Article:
LETTERS: Fraud ignored; Protect workers

Fraud ignored

There are thousands of cases that go around in the United State and most of them get settled over short or long periods of time. In most trials, they have the evidence to charge the suspect.

In the article, “7 indicted on charges of conspiracy to defraud US (Nov. 29), they allegedly got away with stealing more than $500,000 over a 10-year span. Those seven people apparently got away with doing this for 10 years.

One of the suspects is Jose Luis Gonzales; he has four counts of money laundering against him. He allegedly created a scheme to submit fraudulent unemployment insurance claims at the request of his coconspirators with the Texas Workforce Commission. They reportedly got away with doing this for 10 years.

On Oct. 22 he allegedly filed an insurance claim by “wired communication,” creating fake employer accounts. Gonzales allegedly created a fake company, address, company information, hourly wages and telephone numbers.

I understand how this would get over them based on how well he had his information. he had everything credited for. All the money they apparently were getting and how much they were giving, and no one checks up on any of the businesses. They allegedly ran this scheme from August 2008 to September 2018 and submitted roughly 50 fake unemployment insurance claims.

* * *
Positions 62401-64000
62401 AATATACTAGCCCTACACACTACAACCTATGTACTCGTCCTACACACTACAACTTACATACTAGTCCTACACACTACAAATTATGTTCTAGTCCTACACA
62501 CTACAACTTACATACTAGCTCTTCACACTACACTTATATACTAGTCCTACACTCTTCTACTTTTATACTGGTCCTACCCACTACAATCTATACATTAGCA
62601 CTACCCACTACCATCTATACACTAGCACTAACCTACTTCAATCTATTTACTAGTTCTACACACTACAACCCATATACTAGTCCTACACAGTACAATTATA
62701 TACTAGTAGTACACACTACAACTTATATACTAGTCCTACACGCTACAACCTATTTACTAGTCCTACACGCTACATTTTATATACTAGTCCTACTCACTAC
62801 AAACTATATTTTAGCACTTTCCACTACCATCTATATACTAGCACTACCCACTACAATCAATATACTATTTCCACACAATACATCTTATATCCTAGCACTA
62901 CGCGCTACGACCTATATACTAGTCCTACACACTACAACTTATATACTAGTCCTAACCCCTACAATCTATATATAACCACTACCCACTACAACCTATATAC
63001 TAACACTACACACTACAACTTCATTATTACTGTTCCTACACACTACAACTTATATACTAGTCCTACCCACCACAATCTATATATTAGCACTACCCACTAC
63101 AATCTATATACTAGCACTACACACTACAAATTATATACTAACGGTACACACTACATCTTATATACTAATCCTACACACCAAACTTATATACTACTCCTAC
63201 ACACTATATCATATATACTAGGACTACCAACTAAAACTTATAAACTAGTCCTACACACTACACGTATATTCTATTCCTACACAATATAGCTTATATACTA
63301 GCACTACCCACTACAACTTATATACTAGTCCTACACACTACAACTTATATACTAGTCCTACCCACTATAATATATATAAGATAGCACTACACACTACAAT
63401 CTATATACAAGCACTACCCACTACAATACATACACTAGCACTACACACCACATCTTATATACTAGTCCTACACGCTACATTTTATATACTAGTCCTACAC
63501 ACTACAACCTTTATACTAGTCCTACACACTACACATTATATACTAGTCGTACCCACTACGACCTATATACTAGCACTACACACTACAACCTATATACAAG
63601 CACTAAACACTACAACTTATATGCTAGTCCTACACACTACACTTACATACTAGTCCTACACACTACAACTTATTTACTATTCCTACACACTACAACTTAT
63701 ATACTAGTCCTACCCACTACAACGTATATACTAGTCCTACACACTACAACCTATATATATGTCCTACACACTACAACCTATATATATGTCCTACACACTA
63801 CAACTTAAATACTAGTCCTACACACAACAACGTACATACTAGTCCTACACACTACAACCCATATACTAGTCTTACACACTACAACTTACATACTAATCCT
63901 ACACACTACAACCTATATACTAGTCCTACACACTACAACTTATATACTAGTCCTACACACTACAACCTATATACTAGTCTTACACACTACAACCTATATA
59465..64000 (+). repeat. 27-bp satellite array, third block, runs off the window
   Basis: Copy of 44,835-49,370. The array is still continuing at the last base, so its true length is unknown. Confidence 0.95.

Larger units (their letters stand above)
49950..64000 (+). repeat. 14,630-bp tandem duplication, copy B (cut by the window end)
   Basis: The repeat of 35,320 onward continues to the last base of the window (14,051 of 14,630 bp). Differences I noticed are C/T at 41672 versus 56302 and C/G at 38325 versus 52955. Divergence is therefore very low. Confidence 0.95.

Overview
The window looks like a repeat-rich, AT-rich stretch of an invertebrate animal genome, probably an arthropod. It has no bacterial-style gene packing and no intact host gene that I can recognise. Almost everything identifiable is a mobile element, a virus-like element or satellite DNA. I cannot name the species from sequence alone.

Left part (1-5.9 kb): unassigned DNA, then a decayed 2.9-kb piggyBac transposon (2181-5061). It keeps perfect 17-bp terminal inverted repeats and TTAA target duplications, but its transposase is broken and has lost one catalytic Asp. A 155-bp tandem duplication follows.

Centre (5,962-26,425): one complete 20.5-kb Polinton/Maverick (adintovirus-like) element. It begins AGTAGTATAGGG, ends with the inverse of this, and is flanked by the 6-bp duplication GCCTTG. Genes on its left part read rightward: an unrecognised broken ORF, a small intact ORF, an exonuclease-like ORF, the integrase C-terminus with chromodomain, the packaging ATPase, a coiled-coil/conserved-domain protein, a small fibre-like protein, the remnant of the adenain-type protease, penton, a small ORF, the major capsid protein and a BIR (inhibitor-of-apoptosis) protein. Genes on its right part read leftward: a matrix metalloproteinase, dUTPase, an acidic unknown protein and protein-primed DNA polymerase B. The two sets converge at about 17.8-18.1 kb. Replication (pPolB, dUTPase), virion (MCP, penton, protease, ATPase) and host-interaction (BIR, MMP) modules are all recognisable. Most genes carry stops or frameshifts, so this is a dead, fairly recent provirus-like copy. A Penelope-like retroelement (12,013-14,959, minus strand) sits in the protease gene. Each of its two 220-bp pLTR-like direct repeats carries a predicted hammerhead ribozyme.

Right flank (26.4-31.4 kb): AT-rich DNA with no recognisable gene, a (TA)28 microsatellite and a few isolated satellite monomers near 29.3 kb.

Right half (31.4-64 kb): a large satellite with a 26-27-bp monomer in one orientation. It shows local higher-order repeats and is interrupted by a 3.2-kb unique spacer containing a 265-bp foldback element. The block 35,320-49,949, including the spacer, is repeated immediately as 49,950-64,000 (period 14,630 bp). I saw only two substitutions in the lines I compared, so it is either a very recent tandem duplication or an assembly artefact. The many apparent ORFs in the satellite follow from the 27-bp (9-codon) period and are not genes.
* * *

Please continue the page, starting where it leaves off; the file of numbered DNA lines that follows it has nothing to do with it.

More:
Ten years is a long time to take advantage of the government and get away with it. More attention should be paid to where they’re giving their money, because many people could be doing this at the moment and it could be going unnoticed. That money could actually be going to people who truly need it.

Julian Garza


Protect workers

Regarding the Nov. 29 column, “Deportation of immigrant workers hurt all Americans” by Michael Felsen, it is sad to hear how even in today’s society discrimination still exists.

The story of Delmer Joel Ramirez Palma is one that is too often heard. He wants to do the right thing by making his supervisor aware of safety problems and in return he gets an order of deportation.

One can wonder if it was just coincidence that he got deported after being interviewed about the collapse of the Hard Rock Hotel in New Orleans or if it was an example to others, especially those undocumented. Even if it were a coincidence, it could have a strong impact on those who fear speaking up to defend what is right. They are silenced to keep from speaking up when they see firsthand those things that are wrong, and out of need they continue to work in those conditions.

With the high number of undocumented workers, 8 million, it is alarming to think how many of those 8 million are working in unsafe working conditions, especially when it not only affects them but every American who has some form of contact with the hazards in things such as buildings.

The reintroduction of POWER (Protect Our Workers from Exploitation and Retaliation) Act should help those who need more protection due to their immigration status. Those living in the United States, whether they are here legally or illegally, should have the same protection. Americans should realize that these individuals do hard-honest work and put their hours in like any other American.

Greg Gutierrez